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February 23, 2009 Bauhaus, Hans Meyer, International style, Mies Van de Rohe, Tel Aviv, Walter Gropius

Tel Aviv’s Bauhaus

Tel Aviv—The rise of the new city of Tel Aviv and the Bauhaus school in Germany was an extraordinary confluence of events in the early years of the 20th century. Jews fleeing Europe seeking a new start and break from the past underpinned by a socialistic fervor. A school of architectural thought promoting new building technology, clean design devoid of non-functional ornament and using architecture and design to solve social problems. It didn’t hurt that many of the Jews fleeing to Palestine were architects who studied under the Bauhaus masters Walter Gropius, Hans Meyer and Mies van de Rohe until the rise of the Nazis in 1933. Many of the architects coming to Tel Aviv’s Mediterranean shores were also influenced by the work and ideas of Le Corbusier. In 2003, UNESCO named the “White City“of Tel Aviv a World Cultural Heritage site. As you walk around Tel Aviv, the “White City” moniker is not always apt. Many of the 4,000 International-style buildings need repair, but that is not cheap. According to the Bauhaus Center’s audio tour I did, it costs $250,000 to restore the exterior of these buildings. Here are some initial shots from my tour. More to come.

Pictured above and below is the 1936 “Thermometer House,” designed by Yehuda Lulka. While one of the key principles of Bauhaus/International Style architecture is a lack of ornament, the architects in Tel Aviv incorporated ornamental features with function. The thermometer-style window allows light into the stairway so electricity is not needed during the day.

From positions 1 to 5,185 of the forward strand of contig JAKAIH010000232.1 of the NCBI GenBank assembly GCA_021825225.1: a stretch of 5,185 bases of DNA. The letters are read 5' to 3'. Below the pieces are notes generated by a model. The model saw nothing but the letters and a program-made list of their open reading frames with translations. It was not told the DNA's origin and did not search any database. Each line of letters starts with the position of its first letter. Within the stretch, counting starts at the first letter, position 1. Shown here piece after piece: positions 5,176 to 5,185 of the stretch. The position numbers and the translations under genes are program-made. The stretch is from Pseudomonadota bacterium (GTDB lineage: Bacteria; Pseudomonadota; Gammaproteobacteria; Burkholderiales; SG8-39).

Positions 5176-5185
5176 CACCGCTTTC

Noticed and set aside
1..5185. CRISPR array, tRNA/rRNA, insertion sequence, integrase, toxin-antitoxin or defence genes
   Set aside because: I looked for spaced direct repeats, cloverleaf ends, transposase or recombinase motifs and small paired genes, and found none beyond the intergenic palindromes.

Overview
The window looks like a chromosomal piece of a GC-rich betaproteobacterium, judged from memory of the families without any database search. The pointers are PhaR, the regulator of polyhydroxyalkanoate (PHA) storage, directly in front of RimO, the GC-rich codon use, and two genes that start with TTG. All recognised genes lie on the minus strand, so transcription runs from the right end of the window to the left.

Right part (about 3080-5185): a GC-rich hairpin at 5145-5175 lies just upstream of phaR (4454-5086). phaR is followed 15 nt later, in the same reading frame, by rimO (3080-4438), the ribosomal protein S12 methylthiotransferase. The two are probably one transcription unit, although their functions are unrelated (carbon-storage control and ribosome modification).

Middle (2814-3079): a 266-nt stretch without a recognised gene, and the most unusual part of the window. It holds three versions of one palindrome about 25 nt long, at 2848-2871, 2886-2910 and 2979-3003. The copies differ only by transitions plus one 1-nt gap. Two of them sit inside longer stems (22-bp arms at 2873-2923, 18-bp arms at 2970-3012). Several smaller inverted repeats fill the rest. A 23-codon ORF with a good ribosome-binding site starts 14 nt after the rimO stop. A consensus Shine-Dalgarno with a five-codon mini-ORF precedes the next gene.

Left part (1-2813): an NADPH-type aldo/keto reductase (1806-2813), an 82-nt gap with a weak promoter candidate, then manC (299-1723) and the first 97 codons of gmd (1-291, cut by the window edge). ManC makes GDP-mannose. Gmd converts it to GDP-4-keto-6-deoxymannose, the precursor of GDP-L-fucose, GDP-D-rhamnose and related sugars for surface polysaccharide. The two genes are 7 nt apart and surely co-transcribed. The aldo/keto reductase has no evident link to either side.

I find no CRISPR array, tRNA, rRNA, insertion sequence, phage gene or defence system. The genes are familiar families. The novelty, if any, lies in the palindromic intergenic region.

From the close up, you can see the work that needs to be done on the exterior at the house at 5 Frug St.

Balconies are a major feature of the Tel Aviv architecture style. The slits in the balcony are not only visually interesting but are important in letting in the cool Mediterranean breezes into the hot apartments. Also notice the round window over the front door–a nod to the windows on ships, which represented the height of modernity and technology at the time. The tiles around the entrance way is not just a decorative flourish. Jews fleeing Europe were often not allowed to bring money, so they invested their money in goods they could carry, including ceramic tile.

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  1. George — March 1, 2009 @ 11:25 am         Reply

    You know I have never liked this Bauhaus style in houses but it works for me in small apartment/condo buildings. I can’t explain why yet. It just seems appropriate for multi-family dwellings but not single family homes.

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